Instructor: Sandman            TR           2:00pm – 3:20pm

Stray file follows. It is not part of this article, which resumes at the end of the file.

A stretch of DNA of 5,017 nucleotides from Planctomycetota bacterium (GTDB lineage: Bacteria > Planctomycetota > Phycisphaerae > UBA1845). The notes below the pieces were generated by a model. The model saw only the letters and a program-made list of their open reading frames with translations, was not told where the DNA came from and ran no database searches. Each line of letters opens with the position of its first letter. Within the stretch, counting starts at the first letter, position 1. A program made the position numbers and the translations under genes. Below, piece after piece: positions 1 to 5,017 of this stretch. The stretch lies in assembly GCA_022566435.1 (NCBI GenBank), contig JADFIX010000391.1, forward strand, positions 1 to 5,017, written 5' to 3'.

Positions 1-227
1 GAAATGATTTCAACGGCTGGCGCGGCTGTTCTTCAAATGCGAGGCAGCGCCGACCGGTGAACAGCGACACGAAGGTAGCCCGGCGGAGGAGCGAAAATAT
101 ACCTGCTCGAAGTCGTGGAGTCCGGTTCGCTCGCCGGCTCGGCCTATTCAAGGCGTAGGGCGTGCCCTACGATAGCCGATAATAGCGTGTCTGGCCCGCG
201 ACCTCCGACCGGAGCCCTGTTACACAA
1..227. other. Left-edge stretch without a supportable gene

Throughout American history—and today, as evidenced by the country’s political divide—the rural and urban have frequently come into conflict. This course will examine a wide range of American literary and pop-cultural texts in which country and city face off. Sometimes the collision is violent, as in James Dickey’s Deliverance (1970), in which four city men head off on a weekend canoe trip and encounter vicious mountain men. Sometimes the boundary-crossing is idyllic, as in Jean Craighead George’s classic young adult novel My Side of the Mountain (1959), in which a “young Thoreau” from the city flees to the mountains and lives in a hollowed-out tree. In reading these and other works—travel narratives, diaries, adventure stories, and early examples of realism—we will explore similarities and differences between narratives of migration to the city and narratives of escape to the wilderness, and we will examine how the power dynamics between city and country shift through American history and into the present.  
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